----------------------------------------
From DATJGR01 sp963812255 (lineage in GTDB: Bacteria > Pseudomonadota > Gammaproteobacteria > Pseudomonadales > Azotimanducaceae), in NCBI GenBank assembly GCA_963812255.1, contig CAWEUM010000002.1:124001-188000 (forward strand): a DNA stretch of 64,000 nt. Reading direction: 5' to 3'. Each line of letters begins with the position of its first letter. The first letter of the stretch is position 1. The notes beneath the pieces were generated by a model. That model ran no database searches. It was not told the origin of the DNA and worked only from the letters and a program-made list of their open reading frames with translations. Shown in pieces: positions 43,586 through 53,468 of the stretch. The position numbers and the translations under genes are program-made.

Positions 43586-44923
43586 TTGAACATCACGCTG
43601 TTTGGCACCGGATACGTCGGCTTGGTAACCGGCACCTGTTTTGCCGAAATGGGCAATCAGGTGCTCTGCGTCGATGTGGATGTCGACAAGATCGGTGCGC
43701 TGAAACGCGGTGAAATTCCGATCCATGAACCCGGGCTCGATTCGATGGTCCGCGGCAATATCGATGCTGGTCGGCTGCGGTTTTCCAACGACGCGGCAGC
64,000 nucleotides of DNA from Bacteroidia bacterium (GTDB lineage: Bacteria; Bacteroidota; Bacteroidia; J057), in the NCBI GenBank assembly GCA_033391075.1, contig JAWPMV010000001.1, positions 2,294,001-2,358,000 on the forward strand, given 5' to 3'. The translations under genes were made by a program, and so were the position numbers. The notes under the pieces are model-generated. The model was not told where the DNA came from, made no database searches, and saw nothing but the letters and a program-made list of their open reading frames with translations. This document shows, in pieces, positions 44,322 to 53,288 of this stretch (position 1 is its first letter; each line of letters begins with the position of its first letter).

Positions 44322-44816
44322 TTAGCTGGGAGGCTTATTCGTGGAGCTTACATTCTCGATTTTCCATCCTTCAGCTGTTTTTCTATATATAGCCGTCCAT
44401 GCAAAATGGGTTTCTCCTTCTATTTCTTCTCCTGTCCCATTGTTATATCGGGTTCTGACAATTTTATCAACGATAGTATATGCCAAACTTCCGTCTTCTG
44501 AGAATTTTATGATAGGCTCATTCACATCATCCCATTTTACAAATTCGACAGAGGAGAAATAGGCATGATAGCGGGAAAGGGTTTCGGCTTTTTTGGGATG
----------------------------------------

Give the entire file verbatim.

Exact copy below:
From DATJGR01 sp963812255 (lineage in GTDB: Bacteria > Pseudomonadota > Gammaproteobacteria > Pseudomonadales > Azotimanducaceae), in NCBI GenBank assembly GCA_963812255.1, contig CAWEUM010000002.1:124001-188000 (forward strand): a DNA stretch of 64,000 nt. Reading direction: 5' to 3'. Each line of letters begins with the position of its first letter. The first letter of the stretch is position 1. The notes beneath the pieces were generated by a model. That model ran no database searches. It was not told the origin of the DNA and worked only from the letters and a program-made list of their open reading frames with translations. Shown in pieces: positions 43,586 through 53,468 of the stretch. The position numbers and the translations under genes are program-made.

Positions 43586-44923
43586 TTGAACATCACGCTG
43601 TTTGGCACCGGATACGTCGGCTTGGTAACCGGCACCTGTTTTGCCGAAATGGGCAATCAGGTGCTCTGCGTCGATGTGGATGTCGACAAGATCGGTGCGC
43701 TGAAACGCGGTGAAATTCCGATCCATGAACCCGGGCTCGATTCGATGGTCCGCGGCAATATCGATGCTGGTCGGCTGCGGTTTTCCAACGACGCGGCAGC
64,000 nucleotides of DNA from Bacteroidia bacterium (GTDB lineage: Bacteria; Bacteroidota; Bacteroidia; J057), in the NCBI GenBank assembly GCA_033391075.1, contig JAWPMV010000001.1, positions 2,294,001-2,358,000 on the forward strand, given 5' to 3'. The translations under genes were made by a program, and so were the position numbers. The notes under the pieces are model-generated. The model was not told where the DNA came from, made no database searches, and saw nothing but the letters and a program-made list of their open reading frames with translations. This document shows, in pieces, positions 44,322 to 53,288 of this stretch (position 1 is its first letter; each line of letters begins with the position of its first letter).

Positions 44322-44816
44322 TTAGCTGGGAGGCTTATTCGTGGAGCTTACATTCTCGATTTTCCATCCTTCAGCTGTTTTTCTATATATAGCCGTCCAT
44401 GCAAAATGGGTTTCTCCTTCTATTTCTTCTCCTGTCCCATTGTTATATCGGGTTCTGACAATTTTATCAACGATAGTATATGCCAAACTTCCGTCTTCTG
44501 AGAATTTTATGATAGGCTCATTCACATCATCCCATTTTACAAATTCGACAGAGGAGAAATAGGCATGATAGCGGGAAAGGGTTTCGGCTTTTTTGGGATG